No visit to Belfast is complete without taking a Black Taxi Tour, and if you want recommendations on drivers, my wife "has got a guy" our visitors all strongly recommend. This tour aims to give you an unbiased guide to the various sites of "The Troubles", the political and cultural clashes of the past fifty years. Every driver has his own story he may or may not share, but the murals, gates, and other locations key to the tour are the best way to get a feel for the weight of the events we only heard about in the United States when tensions peaked. Other popular places to learn about Belfast's history are the Ulster Museum, next to the Botanic Garden, and the Titanic Museum, conveniently located where the Titanic was built on Queen's Island, accessible from city centre via a brand new walking bridge, and very near the W5 (WhoWhatWhereWhenWhy), where my wife and I recently survived an afternoon with six girls under ten years of age. [Thank you, science and discovery.]

If you're celebrating a special occasion and can spend a little more, stay in the Victorian wing at the Merchant Hotel. It will make you feel like proper ladies and gentlemen from a period drama, except for the ridiculously luxurious rainwater shower I'm certain is a more recent addition. Even if you're not looking to channel your inner Keira Knightley for an entire night, you should book reservations for afternoon tea.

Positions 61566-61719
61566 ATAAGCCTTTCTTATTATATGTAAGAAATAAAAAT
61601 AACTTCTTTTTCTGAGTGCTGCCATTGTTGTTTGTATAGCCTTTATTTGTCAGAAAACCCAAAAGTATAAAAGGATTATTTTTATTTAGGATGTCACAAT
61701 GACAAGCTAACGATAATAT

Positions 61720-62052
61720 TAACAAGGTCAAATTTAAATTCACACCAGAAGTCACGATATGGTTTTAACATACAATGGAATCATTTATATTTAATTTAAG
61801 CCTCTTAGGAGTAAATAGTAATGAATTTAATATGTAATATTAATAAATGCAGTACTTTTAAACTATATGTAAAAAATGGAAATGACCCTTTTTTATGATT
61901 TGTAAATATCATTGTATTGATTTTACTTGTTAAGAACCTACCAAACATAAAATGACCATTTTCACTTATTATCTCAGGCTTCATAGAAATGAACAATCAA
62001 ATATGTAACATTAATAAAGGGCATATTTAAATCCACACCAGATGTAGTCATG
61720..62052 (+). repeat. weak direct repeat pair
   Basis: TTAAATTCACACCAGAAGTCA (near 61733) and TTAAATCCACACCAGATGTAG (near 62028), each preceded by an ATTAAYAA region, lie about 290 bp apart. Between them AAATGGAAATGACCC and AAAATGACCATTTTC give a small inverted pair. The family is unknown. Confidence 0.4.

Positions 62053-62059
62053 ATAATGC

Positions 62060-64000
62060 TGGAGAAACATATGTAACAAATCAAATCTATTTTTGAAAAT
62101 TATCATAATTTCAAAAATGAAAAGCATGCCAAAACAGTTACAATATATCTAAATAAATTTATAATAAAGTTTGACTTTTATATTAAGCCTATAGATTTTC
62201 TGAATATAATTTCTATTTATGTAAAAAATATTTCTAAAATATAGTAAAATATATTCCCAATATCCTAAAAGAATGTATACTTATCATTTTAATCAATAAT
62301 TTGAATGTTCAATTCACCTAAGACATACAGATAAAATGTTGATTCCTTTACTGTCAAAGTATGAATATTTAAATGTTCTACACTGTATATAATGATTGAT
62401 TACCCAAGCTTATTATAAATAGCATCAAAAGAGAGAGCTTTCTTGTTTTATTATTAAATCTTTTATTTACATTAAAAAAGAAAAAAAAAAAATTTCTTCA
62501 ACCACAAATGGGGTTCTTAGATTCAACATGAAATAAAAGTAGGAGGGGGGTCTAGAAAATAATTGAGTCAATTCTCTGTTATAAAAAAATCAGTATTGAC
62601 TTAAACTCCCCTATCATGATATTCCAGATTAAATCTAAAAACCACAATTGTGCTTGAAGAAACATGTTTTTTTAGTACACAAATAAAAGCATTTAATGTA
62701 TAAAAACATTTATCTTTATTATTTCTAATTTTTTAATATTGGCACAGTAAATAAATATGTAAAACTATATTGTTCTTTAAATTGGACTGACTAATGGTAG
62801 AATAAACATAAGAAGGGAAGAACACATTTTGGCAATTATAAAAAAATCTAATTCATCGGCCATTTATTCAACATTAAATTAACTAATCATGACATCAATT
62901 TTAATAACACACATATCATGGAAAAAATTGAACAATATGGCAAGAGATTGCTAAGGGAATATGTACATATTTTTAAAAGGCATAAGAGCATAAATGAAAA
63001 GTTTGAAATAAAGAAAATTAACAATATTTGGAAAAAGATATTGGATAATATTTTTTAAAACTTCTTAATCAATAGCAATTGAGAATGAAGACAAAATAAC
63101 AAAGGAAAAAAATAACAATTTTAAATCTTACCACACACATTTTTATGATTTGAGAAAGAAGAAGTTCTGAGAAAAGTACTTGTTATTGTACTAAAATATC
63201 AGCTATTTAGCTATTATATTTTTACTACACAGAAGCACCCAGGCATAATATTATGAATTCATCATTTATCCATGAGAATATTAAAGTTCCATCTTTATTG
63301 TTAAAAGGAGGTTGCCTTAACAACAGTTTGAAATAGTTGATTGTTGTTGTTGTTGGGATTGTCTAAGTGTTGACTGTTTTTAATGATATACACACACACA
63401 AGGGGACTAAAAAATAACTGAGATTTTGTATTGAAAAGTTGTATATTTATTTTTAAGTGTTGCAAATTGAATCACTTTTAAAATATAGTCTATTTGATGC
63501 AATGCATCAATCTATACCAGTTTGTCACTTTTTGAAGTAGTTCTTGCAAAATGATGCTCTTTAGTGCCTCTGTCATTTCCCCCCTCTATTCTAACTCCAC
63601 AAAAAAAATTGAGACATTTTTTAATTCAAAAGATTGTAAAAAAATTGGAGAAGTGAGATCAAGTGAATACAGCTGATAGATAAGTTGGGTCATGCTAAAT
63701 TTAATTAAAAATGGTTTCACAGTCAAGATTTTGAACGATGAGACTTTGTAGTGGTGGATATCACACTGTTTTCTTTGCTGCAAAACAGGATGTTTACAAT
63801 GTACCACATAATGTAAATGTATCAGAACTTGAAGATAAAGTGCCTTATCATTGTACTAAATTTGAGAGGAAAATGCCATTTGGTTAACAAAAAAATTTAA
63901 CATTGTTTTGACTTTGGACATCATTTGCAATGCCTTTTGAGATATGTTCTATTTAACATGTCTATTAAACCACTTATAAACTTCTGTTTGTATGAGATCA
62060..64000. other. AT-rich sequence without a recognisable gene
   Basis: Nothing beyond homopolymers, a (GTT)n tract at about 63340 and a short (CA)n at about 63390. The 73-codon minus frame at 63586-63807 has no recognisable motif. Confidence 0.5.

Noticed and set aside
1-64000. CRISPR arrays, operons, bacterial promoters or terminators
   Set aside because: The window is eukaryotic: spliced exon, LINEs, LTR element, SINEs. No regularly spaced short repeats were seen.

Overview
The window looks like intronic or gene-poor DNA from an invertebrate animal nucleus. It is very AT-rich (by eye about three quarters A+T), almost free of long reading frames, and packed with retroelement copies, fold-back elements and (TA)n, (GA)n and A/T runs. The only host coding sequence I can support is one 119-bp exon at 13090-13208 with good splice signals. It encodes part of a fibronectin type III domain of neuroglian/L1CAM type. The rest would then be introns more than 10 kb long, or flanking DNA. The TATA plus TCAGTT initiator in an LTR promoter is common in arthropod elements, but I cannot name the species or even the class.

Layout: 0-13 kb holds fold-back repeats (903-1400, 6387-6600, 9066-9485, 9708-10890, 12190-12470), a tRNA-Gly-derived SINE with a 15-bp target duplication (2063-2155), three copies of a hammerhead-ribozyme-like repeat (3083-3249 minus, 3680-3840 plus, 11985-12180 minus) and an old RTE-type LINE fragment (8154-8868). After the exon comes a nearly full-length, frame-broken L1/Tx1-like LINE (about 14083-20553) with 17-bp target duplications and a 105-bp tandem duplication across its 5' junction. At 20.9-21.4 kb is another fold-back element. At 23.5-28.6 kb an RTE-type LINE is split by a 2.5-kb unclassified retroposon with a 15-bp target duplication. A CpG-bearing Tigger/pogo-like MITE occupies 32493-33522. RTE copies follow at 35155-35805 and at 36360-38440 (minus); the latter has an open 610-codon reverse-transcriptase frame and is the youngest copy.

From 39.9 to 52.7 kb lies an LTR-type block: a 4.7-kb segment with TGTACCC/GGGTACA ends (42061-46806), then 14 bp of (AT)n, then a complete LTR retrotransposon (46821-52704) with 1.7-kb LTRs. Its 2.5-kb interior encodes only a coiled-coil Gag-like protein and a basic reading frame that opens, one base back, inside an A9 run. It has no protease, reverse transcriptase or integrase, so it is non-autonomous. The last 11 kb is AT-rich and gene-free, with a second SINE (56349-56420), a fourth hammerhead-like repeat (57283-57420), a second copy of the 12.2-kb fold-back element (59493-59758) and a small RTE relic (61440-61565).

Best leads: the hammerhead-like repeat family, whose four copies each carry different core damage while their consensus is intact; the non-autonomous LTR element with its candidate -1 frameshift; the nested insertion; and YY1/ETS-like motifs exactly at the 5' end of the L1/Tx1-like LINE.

Shops (not stores), food, and drink

I am not a big fan of shopping, so I am not going to offer any advice on getting clothes in Belfast, but you need to make sure you get to the shops before five o'clock on every day except Thursday, when they stay open much later [because it's Thursday! duh.] You need to find some way to visit the markets while visiting, whether it is St. George's Market any Friday, Saturday, or Sunday, or one of the various seasonal markets in city centre or on Queen's Island. The fruit, vegetables, and meat available at the local M&S are fresh enough to reignite my cousins' love of strawberries and I just cooked some burgers from St. George's which tasted like a strange and delicious new meat I need to have again. Soon. We have never been freshness zealots, but having everything grown nearby and available at such reasonable prices is already changing how we plan to spend our money upon returning to New England. If you want a meal at any market, I recommend an Ulster fry (back bacon, sausage, fried egg(s), grilled tomato, potato pancake, soda bread, baked beans, and/or mushrooms) or a Belfast Bap (some combination of sausage, back bacon, egg and red or brown sauce on a floury roll), but the crepes and burgers are all very popular, as well.